Why Do I Need to Know About SEO?

With Google’s algorithmic changes aimed at putting the user experience first, page optimization has become increasingly focused on content. Manipulative black-hat techniques, such as link generation and keyword stuffing, have fallen into the background, whilst well-written content and traditional marketing techniques have become key.

Yet the latest slogan, “Content is King”, undermines the important role technical SEO still plays in ranking a page. It’s true that well-written, original content is a must for today’s algorithms, yet with everyone on the internet focused on creating quality material, expert page mark-up, crawlability and optimal load-speed, these features are also needed to rank a page high on the SERP. At Reputation Defender, we help brands to build their reputation using all aspects of SEO; from quality content creation to running technical audits that analyze how the page is performing.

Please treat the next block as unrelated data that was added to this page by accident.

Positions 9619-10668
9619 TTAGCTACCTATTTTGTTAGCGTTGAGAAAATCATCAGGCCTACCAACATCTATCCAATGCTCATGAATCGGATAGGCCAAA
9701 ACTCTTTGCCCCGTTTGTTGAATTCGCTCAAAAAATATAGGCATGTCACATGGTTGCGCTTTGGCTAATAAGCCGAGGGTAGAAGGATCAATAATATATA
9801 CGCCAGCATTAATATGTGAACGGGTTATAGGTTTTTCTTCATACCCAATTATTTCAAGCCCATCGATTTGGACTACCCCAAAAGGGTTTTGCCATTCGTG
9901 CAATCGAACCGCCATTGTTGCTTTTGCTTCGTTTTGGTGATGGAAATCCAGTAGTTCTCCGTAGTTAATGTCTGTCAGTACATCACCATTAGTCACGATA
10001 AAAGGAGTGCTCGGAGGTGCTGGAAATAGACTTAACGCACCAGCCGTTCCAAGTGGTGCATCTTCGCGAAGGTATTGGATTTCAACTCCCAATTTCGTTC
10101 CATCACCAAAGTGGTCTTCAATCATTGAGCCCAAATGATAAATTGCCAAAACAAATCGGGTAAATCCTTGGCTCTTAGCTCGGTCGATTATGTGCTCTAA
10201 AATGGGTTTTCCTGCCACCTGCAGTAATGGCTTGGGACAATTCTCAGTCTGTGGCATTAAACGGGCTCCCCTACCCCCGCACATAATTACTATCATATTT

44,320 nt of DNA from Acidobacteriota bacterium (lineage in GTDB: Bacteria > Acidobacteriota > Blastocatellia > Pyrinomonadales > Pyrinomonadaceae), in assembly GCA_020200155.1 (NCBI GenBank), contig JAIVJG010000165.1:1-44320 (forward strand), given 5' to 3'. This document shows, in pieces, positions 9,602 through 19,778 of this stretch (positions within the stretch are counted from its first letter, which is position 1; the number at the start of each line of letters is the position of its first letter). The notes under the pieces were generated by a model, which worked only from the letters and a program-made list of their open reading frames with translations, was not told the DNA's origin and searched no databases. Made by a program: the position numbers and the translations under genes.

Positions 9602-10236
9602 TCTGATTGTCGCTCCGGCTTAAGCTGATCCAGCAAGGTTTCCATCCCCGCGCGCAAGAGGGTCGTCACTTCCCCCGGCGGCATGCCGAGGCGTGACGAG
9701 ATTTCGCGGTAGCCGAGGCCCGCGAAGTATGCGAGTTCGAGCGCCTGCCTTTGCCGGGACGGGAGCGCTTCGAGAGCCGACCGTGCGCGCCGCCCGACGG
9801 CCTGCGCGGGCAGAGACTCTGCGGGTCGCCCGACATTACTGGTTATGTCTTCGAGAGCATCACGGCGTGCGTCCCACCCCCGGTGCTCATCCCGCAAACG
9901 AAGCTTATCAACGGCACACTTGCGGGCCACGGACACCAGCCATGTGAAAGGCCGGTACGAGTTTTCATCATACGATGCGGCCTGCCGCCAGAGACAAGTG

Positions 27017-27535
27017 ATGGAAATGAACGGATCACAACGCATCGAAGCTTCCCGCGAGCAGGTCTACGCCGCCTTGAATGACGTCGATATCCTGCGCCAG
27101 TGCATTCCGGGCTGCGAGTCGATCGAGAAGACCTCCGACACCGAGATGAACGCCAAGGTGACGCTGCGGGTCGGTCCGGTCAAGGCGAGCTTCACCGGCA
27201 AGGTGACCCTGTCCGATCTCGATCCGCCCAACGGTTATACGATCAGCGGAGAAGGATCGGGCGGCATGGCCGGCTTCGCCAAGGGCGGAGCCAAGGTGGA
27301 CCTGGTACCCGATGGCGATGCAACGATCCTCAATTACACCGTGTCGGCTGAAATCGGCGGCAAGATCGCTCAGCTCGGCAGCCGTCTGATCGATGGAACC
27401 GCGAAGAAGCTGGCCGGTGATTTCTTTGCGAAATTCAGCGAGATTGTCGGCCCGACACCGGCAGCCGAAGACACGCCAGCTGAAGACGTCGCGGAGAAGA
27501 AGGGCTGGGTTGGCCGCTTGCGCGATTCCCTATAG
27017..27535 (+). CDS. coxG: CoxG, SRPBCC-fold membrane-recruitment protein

A Basic SEO Checklist

SEO isn’t something companies can just ignore. A thorough SEO check-up is a necessary part of building a website, since all the time and money will be wasted if Google can’t index the page and rank it where a potential customer will see it. Even for a small website, an SEO check-list constitutes a comprehensive task. Here is a basic overview of some of the most important areas:

  • On page SEO – This includes basic attributes such as the page title, meta description, headings, keyword usage and keyword density. A sitemap will help Google and other search engines navigate and index the website, while a Robot.txt file tells bots which pages to crawl. Text to code ratio, page requests, CSS and Google analytics tags must also be analyzed.